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Food is any substance, usually comprised primarily carbohydrates, fats, water and/or proteins, that can be  eaten or drunk by animals (including humans) for nutrition and/or pleasure.

Most traditions have a recognizable cuisine: a specific set of cooking traditions, preferences, and practices, the study of which is known as gastronomy. The study of food is called food science. In English, the substance food is often used metaphorically or figuratively, as in food for thought.

Food sources

Almost all foods are of plant or animal origin, although there are exceptions. Almost every form of life has been used as food, either for nutritive or ritual purposes, by one or more human societies at some time in the past.

Foods from plants

Many plants or plant parts are eaten as food. There are around two thousand plant species which are cultivated for food, and many have several distinct cultivars. Plant-based foods can be classified as follows: Seeds, the ripened ovules of some plants, carry a plant embryo inside them along with the nutrients necessary for the plant's initial growth. Because of this, seeds are often packed with energy, and are good sources of food for animals, including humans.

In fact, the majority of all foods consumed by human beings are seeds. These include cereals (such as maize, wheat, and rice), legumes (such as beans, peas, and lentils), and nuts. Oilseeds are often pressed to produce rich oils, including sunflower, rape (including canola oil), and sesame.

Fruits are the ripened extensions of plants, including the seeds within. Fruits are made attractive to animals so that animals will eat the fruits and excrete the seeds over long distances. Fruits, therefore, make up a significant part of the diets of most cultures. Some fruits, such as pumpkin and eggplant, are eaten as vegetables.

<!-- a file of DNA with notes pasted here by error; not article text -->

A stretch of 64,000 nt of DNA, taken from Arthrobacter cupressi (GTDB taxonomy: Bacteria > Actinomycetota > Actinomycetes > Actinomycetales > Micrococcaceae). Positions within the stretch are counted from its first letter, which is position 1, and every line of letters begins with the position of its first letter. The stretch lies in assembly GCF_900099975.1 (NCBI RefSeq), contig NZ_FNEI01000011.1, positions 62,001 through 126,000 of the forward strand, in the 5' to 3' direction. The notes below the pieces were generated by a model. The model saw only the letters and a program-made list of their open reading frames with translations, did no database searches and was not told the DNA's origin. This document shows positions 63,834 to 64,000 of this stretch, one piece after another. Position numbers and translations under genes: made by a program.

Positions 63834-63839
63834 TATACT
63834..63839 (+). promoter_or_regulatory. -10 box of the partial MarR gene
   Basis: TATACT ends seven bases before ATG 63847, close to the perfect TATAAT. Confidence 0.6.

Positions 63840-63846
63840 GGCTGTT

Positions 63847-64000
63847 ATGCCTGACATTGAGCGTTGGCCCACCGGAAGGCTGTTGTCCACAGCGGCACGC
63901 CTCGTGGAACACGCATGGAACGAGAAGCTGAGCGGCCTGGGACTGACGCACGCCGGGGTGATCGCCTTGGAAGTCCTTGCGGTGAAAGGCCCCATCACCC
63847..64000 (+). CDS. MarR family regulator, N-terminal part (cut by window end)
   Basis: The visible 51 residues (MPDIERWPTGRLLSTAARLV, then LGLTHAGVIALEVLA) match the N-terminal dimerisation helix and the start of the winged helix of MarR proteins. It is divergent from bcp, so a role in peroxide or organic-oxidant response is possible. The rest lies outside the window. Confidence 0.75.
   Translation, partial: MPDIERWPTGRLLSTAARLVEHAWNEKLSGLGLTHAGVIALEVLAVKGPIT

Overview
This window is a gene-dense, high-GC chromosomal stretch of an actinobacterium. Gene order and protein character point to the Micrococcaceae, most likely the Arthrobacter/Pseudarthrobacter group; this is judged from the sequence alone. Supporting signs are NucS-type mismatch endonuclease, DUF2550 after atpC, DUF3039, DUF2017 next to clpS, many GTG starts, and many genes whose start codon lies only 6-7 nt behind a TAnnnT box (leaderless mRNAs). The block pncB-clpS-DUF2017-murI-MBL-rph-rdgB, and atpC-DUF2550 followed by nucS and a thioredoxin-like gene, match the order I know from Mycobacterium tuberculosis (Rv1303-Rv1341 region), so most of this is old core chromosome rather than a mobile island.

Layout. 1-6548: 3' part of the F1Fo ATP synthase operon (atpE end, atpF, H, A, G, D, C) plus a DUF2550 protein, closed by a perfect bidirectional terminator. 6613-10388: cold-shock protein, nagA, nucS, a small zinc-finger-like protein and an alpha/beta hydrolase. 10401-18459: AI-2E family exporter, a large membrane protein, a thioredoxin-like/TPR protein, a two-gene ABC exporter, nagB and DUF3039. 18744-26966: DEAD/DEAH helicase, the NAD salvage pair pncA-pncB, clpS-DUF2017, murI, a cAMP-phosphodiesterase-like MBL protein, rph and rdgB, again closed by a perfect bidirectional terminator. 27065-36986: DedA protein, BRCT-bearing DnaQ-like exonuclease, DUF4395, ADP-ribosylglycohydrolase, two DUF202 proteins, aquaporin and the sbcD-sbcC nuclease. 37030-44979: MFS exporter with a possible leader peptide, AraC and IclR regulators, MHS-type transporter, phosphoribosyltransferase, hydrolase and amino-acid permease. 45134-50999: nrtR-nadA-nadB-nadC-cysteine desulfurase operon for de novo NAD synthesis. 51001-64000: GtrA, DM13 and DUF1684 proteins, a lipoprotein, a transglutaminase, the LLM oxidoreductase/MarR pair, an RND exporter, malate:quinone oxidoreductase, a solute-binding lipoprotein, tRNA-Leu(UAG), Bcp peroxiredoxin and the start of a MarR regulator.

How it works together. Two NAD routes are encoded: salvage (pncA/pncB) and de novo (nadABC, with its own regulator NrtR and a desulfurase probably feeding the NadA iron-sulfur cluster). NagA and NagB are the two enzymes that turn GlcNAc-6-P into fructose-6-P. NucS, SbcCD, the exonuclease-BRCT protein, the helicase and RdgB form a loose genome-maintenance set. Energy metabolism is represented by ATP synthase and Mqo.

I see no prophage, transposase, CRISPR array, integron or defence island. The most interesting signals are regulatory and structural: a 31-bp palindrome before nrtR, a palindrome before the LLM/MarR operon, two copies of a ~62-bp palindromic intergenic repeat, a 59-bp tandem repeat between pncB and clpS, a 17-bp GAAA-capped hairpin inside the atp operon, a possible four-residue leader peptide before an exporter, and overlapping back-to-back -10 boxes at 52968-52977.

Vegetables are other plant matter which is eaten as food. These include root vegetables (such as potatoes and carrots), leaf vegetables (such as spinach and lettuce), stem vegetables (such as bamboo shoots and asparagus), and inflorescence vegetables (such as globe artichokes and broccoli). Many herbs and spices are highly-flavorful vegetables.

Foods from animals

Meat is eaten. Often other animal products are eaten as well. Mammals produce milk, which in many cultures is drunk or processed into dairy products such as cheese or butter. Birds and other animals lay eggs, which are often eaten. Many cultures eat honey, produced by bees, and some cultures eat animal blood.

Other Foods

Some foods do not come from animal or plant sources. These include various edible fungi, including mushrooms. Fungi and ambient bacteria are used in the preparation of fermented and pickled foods such as leavened bread, wine, beer, cheese, pickles, and yogurt. Many cultures eat seaweed, which is a protist, or blue-green algae (cyanobacteria) such as Spirulina. Additionally, salt is often eaten as a flavoring or preservative, and baking soda is used in food preparation. Both of these are inorganic substances, as is water, an important part of human diet.

Legal definition

English-speaking countries usually define four categories of substances as food:

  • any substance, intended to be, or reasonably expected to be, ingested by humans;
  • water and other drinks;
  • chewing gum;
  • substances used as ingredients in the preparation of food.
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